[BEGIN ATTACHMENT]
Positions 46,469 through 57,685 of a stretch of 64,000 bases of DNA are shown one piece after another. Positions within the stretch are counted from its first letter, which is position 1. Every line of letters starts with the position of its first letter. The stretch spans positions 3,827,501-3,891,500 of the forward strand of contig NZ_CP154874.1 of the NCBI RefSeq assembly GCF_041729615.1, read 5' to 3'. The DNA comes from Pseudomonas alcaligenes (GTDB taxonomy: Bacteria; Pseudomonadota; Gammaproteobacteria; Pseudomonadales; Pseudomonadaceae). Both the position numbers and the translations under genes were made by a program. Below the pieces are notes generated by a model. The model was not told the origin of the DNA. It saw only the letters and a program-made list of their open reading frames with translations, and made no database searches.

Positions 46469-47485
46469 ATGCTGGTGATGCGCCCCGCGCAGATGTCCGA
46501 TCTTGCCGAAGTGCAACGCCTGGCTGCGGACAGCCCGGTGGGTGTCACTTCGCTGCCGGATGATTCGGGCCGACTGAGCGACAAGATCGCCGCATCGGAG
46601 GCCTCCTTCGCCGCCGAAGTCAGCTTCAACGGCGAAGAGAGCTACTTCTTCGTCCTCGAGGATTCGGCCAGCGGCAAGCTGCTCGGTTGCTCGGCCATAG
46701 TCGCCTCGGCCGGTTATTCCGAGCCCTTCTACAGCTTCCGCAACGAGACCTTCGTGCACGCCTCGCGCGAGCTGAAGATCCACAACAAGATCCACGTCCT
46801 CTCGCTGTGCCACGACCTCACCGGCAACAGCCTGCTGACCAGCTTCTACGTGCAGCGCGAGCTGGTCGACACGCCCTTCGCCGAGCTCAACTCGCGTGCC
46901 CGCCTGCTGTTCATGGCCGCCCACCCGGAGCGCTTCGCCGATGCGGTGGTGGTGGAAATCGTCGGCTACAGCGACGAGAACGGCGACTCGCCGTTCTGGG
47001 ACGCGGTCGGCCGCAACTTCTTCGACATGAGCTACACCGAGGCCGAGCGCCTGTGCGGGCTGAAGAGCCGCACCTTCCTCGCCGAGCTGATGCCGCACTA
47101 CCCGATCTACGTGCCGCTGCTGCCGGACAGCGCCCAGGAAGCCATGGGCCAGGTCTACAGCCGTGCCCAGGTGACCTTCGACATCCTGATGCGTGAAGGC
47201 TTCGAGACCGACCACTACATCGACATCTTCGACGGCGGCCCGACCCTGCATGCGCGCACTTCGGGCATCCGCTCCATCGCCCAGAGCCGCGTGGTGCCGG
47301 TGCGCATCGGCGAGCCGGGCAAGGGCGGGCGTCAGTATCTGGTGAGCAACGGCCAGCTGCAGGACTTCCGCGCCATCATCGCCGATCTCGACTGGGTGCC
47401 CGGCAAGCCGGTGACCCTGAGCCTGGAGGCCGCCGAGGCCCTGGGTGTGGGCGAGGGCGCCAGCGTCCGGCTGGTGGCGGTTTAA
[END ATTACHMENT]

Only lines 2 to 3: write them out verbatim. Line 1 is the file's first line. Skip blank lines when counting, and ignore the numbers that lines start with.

Positions 46469-47485
46469 ATGCTGGTGATGCGCCCCGCGCAGATGTCCGA